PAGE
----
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Route 66 Town Praised In Song

TUCUMCARI – Driving out Interstate 40, as the miles and the barbed wire clicked by, I was playing my own road trip game: Let’s think of words that rhyme with Tucumcari.

By the time I rolled off the interstate and onto old Route 66, I had collected wary, aerie, fairy, marry, vary and scary.

When I sat down with Bob Beaulieu, a beaming man with a trim white mustache who used to be a real estate appraiser in Southern California and is now a retiree and Tucumcari town booster, he agreed that there are probably a lot more towns in the world that would be easier to write a song about than Tucumcari.

When he left California and told people where he was moving, “They couldn’t pronounce it even after I said it,” he said. “Tucum-who?”

But that fact has not stopped songwriters from bestowing their gifts on the eastern New Mexico spot. In droves.

“I don’t know what it is, but folks seem to come through Tucumcari and it seems to grab onto them in some fashion, and when they leave they take a piece of us with them and they remember it,” Beaulieu says.

It could have something to do with the unforgettable, four-syllable and often unpronounceable name (from Apache for “lookout”). Or the memorable collection of neon preserved in the desert clime. Or the uncanny habit people in Tucumcari have of waving at tourists like they’re old friends.

Whatever it is, it has been enough to produce a 14-song CD “Songs of Tucumcari” – each song containing Tucumcari in the title.

Beaulieu compiled the CD while he was working as the executive director of the Tucumcari/Quay County Chamber of Commerce. It’s been popular with tourists, selling at $15 a pop with the proceeds benefitting the chamber.

But a compilation of 14 songs about Tucumcari – surprising as it is – isn’t what brought me tootling down the highway humming “Tucumcari Here I Come.”

The news that put my pedal to the metal was that there are even more songs about Tucumcari. Unlikely as it sounds, plans are under way for a 14-song sequel to “Songs of Tucumcari.”

I will go out on a limb here and say that never before have 28 songs been devoted to a town of 5,200 people.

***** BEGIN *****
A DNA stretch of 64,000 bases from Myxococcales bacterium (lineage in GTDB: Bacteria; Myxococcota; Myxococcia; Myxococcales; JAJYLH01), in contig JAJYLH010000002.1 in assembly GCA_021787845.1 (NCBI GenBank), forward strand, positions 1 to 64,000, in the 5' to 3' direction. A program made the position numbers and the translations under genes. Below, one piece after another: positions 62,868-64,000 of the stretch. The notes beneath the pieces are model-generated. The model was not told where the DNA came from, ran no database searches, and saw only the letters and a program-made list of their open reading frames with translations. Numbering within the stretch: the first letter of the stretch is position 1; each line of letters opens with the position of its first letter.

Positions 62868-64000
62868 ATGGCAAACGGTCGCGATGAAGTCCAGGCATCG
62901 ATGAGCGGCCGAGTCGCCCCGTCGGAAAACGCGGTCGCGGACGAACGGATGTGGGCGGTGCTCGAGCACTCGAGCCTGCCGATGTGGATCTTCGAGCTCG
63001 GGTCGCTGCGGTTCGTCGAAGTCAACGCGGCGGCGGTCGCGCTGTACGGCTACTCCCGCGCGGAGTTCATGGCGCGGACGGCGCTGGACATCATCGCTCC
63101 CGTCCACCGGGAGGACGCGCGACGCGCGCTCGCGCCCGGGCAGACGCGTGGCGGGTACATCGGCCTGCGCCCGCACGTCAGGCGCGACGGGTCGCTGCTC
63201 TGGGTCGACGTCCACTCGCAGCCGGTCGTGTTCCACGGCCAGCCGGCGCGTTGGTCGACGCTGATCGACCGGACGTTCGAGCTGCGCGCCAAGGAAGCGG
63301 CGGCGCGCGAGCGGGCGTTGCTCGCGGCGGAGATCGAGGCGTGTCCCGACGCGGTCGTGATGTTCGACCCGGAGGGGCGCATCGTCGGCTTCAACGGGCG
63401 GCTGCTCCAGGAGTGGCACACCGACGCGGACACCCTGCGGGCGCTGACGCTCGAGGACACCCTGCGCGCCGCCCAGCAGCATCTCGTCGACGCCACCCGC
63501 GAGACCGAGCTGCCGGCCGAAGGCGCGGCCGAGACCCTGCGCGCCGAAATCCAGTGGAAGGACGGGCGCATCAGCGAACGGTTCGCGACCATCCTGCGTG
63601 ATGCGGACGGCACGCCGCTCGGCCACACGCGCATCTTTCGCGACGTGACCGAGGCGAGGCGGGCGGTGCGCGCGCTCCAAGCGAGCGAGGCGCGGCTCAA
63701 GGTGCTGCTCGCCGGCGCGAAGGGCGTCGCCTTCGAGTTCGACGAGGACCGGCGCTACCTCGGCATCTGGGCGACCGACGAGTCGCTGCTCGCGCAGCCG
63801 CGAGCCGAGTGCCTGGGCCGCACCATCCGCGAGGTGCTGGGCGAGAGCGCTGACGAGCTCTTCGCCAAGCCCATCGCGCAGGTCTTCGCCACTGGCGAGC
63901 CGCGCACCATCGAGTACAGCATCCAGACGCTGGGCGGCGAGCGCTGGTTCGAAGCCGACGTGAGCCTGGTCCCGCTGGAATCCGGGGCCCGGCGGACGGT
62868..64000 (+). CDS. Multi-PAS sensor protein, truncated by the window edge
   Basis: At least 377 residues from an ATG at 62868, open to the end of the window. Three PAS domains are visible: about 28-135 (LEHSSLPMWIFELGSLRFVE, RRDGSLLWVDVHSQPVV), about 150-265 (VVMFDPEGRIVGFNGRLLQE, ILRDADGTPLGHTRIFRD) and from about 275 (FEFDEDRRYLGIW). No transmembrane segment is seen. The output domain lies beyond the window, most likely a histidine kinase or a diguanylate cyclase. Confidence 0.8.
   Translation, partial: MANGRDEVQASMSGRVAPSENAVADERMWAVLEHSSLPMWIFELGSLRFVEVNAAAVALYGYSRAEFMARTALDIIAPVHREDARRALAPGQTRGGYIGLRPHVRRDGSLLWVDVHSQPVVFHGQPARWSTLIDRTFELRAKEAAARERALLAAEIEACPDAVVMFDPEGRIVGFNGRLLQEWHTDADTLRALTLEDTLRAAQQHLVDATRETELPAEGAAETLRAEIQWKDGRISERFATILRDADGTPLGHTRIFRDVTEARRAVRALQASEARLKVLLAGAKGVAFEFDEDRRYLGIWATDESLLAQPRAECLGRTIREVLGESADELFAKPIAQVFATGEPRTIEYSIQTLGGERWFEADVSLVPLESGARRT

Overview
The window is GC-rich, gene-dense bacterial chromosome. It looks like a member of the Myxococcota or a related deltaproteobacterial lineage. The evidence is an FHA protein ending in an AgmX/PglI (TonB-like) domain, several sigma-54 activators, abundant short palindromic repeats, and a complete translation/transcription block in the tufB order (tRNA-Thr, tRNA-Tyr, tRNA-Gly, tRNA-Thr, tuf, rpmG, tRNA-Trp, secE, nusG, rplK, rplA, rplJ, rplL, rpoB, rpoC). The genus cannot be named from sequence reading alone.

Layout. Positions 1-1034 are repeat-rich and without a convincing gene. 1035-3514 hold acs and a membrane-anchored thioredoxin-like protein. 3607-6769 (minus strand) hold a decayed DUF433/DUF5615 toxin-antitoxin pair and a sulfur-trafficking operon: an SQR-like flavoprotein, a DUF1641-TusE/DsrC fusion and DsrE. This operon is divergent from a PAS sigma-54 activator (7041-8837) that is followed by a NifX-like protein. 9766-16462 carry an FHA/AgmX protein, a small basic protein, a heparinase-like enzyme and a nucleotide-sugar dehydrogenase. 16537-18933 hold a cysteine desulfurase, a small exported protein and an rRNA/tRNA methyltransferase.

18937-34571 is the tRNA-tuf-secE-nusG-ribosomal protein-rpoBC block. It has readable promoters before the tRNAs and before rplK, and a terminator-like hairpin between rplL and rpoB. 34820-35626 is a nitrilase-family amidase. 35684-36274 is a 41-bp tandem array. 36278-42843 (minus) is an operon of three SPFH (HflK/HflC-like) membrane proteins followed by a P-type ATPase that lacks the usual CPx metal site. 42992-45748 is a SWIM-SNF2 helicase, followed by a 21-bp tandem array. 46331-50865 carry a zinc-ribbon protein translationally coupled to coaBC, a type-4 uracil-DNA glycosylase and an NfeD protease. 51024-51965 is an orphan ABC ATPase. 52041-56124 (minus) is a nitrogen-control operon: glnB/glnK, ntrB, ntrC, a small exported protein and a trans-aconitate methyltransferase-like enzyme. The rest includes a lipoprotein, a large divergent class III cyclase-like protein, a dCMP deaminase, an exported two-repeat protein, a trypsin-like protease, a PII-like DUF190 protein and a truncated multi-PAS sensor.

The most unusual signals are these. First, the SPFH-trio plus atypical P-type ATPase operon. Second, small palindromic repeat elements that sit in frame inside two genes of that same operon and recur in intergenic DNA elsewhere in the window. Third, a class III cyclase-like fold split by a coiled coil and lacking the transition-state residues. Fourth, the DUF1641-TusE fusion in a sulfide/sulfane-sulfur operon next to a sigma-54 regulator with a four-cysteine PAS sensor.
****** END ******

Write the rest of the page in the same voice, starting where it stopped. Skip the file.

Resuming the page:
Danford Cross, a Vermont transplant who opened a music store in a funky little corner shop across from the train station here, has been in a unique position to observe the collision of Tucumcari and popular culture.

He’s on the Route 66 tourist route, and he recently broke the news to a disbelieving group of South Koreans that John Wayne is dead.

Tucumcari today (or tonight) is a sprawling town with miles of motels, gas stations and restaurants that cater to travelers popping in off I-40 and Route 66 enthusiasts from all over the world slavishly following the Mother Road.

Cross credits Tucumcari’s heyday in the early years of America’s love affair with the automobile with its prominent role in song.

“At one time, this was tinsel town,” Cross told me, gesturing to a stretch of empty parking lots. “Lots of lights, a lot of neon. A lot of places to play music.”

So Tucumcari found its way into songs, even though, as Cross puts it, “It’s a mouthful to rhyme with something.”

Cross co-produced the “Songs of Tucumcari” CD and helped negotiate the rights, most of which were given for free or a small fee.

A lot of the Tucumcari songs are about traveling through.

Here’s the opening verse from “Tucumcari Tonight” by the Colin Sphinctor Band: “It’s just a little town in the middle of nowhere, but I can’t wait till it comes into sight. There’s a pretty little girl who’s waiting for me, yes it’s Tucumcari tonight.”

That’s not to be confused with “Tucumcari Tonite” by the Road Crew (“We got the top laid back and the wind in our hair, Tucumcari tonight”), which is also on the CD.

Just so no one can accuse the Chamber of Commerce of boosterism, “Tucumcari” by Randy Kaplan (sample lyric: “The oldest hooker in America is here”) and “There’s Nothin’ To Eat in Tucumcari,” a three-minute lament by vegetarian Andy Mason, both made the cut.

The next CD will include a song by 79-year-old Minnesotan DeWayne Hald, a snowbird who has been stopping overnight in Tucumcari on his way to Arizona for years.

Hald told me over the phone from his home in St. Cloud that he was sure he was a trendsetter when he penned his “Tucumcari.”

“I thought I was doing something really original,” he said. He had no idea that the line of songwriters who have written about Tucumcari winds around the block.

Hald’s song, like so many others, tells the tale of a man on the move.

Why pick Tucumcari, I asked him? Why not nearby San Jon or Glenrio, which rhyme with lots of words?

“Tucumcari’s got a nice ring to it,” he said. And if you listen to Hald’s “Tucumcari,” you’ll find that he manages to rhyme it with “itinerary.”

UpFront is a daily front-page news and opinion column. Comment directly to Leslie at 823-3914 or Go to to submit a letter to the editor.

— This article appeared on page A1 of the Albuquerque Journal